As of last Friday, the Immigration and Checkpoints Authority (ICA) is no longer issuing new visas to those with Chinese passports and has suspended all such visas.
Wong said on Monday, however, that for holders of Chinese passports who have not visited China in the past 14 days, the ICA is prepared to issue them with a short-term visit pass or extend their short-term pass.
He added that as of Sunday night, 524 people have been placed under quarantine in Singapore. Of this group, 222 are in Government Quarantine Facilities (GCFs) and 302 are serving quarantine at home.
1.58pm: Health Minister Gan Kim Yong said Singapore will be putting together an assistance package for communities in China that have been severely affected by the Wuhan coronavirus outbreak.
In his ministerial statement, he emphasised that Singapore’s 18 confirmed cases of the 2019 Novel Coronavirus – or 2019-nCoV – were all imported and involved either Wuhan residents or those who had recently travelled to the Chinese city. Two of the cases are Singaporean.
Gan, who co-chairs the Multi-Ministry Taskforce on the Wuhan Coronavirus, also noted that there remains no evidence of community spread in Singapore. He warned, however, that the possibility of community spread is something Singapore needs to be prepared for.
12.58pm: Differences in sentencing could be the “result of individual cases”, said Senior Parliamentary Secretary for Home Affairs Amrin Amin.
“There may be specific circumstances in a case that merits a different punishment or treatment,” he said, emphasising that the ministry takes “every crime seriously”, regardless of the offender’s income level or background.
Amrin was responding to questions from Nee Soon GRC MP Lee Bee Wah, who raised the apparent discrepancy in sentences applied to university students convicted of sex crimes.
“I think it's not wise to draw conclusions based on one or two cases and it's important that we send a very strong message that the rich do not get away easily or lightly for any type of crimes including sexual offences,” he said.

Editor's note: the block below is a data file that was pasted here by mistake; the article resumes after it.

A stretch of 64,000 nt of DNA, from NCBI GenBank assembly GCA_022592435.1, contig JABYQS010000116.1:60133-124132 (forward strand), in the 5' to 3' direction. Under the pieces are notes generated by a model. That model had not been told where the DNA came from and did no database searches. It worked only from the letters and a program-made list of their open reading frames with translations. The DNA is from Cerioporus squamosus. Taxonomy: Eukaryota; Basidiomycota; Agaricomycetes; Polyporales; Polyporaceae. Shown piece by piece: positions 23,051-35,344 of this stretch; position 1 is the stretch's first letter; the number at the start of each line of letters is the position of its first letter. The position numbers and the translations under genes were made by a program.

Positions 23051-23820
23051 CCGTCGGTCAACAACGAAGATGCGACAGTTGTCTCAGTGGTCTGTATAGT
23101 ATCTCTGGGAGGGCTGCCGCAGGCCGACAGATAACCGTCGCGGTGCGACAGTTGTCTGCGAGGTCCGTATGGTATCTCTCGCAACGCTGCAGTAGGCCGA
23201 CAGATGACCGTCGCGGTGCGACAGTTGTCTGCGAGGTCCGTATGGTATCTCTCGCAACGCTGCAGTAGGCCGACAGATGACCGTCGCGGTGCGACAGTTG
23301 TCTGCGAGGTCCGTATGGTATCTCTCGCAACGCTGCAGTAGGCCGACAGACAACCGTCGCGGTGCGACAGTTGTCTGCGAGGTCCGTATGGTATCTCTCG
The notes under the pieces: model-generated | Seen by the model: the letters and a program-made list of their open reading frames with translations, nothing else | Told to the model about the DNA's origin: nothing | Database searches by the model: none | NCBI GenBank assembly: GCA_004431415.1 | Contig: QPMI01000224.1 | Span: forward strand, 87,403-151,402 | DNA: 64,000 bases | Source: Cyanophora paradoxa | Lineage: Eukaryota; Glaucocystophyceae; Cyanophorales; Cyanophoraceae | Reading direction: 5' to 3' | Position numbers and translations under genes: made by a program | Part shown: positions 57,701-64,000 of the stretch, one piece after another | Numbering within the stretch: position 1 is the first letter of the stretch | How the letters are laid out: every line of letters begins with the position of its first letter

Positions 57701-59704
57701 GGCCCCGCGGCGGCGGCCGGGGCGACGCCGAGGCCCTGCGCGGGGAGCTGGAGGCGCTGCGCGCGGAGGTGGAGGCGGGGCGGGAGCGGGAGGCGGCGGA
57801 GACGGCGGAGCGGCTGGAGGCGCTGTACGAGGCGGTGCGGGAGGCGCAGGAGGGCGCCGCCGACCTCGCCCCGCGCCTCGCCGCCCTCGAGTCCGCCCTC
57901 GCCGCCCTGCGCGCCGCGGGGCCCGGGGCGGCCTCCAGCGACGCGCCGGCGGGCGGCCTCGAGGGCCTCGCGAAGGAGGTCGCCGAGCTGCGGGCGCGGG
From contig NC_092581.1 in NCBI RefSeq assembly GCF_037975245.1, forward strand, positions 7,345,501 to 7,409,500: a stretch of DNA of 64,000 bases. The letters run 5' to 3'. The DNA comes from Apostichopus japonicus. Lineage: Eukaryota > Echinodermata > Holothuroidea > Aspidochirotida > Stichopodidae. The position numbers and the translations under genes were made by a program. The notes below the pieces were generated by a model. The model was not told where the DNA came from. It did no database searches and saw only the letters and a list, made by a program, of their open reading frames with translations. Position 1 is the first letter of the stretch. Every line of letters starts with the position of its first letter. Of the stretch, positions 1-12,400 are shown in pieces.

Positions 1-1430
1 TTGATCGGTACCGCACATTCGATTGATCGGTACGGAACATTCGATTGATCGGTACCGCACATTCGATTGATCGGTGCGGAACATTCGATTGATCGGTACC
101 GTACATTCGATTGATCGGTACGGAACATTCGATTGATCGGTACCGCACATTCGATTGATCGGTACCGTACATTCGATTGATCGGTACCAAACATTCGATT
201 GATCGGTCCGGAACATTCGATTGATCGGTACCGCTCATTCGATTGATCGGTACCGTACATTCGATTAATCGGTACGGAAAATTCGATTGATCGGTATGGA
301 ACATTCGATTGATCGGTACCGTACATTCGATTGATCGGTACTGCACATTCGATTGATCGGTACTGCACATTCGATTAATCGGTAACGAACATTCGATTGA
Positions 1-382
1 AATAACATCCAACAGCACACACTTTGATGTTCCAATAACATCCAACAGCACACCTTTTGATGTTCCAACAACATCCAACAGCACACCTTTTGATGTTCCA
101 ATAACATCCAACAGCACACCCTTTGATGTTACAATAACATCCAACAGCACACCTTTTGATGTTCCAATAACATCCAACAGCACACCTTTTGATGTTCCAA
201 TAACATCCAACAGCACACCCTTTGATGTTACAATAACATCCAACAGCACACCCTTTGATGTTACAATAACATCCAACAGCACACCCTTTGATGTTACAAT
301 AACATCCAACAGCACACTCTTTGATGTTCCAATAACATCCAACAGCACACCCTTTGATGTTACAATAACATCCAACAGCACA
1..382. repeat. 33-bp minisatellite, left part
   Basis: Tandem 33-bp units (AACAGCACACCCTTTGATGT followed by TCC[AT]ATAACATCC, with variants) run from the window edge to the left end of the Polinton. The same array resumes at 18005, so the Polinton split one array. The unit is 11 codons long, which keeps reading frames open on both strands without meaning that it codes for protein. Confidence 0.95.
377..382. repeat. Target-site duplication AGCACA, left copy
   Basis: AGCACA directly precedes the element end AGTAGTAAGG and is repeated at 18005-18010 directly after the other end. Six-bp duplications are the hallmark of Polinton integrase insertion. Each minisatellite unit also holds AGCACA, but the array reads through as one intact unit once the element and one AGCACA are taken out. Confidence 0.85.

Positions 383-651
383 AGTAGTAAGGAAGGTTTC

On rehabilitation measures for young sex offenders, Amrin highlighted programmes for probationers such as the Positive Adolescent Sexuality Treatment Programme and the Positive Psychotherapy Group.
“(Ministry of Social and Family Development) research has found that for youth who are at the developmental phase of sensation seeking and impulsivity, their likelihood of reoffending is low when they receive appropriate treatment,” said Amrin.
He added that the police will continue to work with schools and universities to raise awareness of sexual crimes.
12.50pm: MOH has been observing a steady increase in the take-up rates of adult vaccinations recommended by the ministry, with more using MediSave to pay for them, said Senior Parliamentary Secretary for Health Amrin Amin.
“According to the National Health Population Survey 2019, in 2017, 39,000 adults used MediSave for flu vaccination. The number increased to 74,000 in 2018,” he said.
In July last year, the HealthySG Taskforce recommended the provision of subsidies to help Singaporeans pay for any recommended vaccinations. These subsidies are targeted to be rolled out by the end of this year and more details will be announced at a later date, said Amrin.
12.30pm: Senior Minister of State for Health Edwin Tong said that all of Singapore’s private hospitals are currently not set up to provide the full range of emergency and trauma services needed to manage all life-threatening emergencies or situations involving multiple patients with serious injuries.
He noted that the Ministry of Health (MOH) has had ongoing discussions with private hospitals about their capabilities when it comes to providing emergency care. “Over the last four years, MOH has been collaborating with Raffles Hospital for the management of non-life threatening and urgent SCDF ambulance cases,” added Tong.
Hew was responding to questions raised by Tanjong Pagar GRC MP Joan Pereira and Non-Constituency Member of Parliament Daniel Goh regarding the emergency care capabilities of private hospitals.
Goh’s question was framed in the light of a traffic accident at Lucky Plaza on 29 December, which left two women dead and four injured. All the victims were Filipina domestic workers. The accident has raised questions as to why the victims were sent to Tan Tock Seng Hospital and not one of the private hospitals near Lucky Plaza, such at Mount Elizabeth.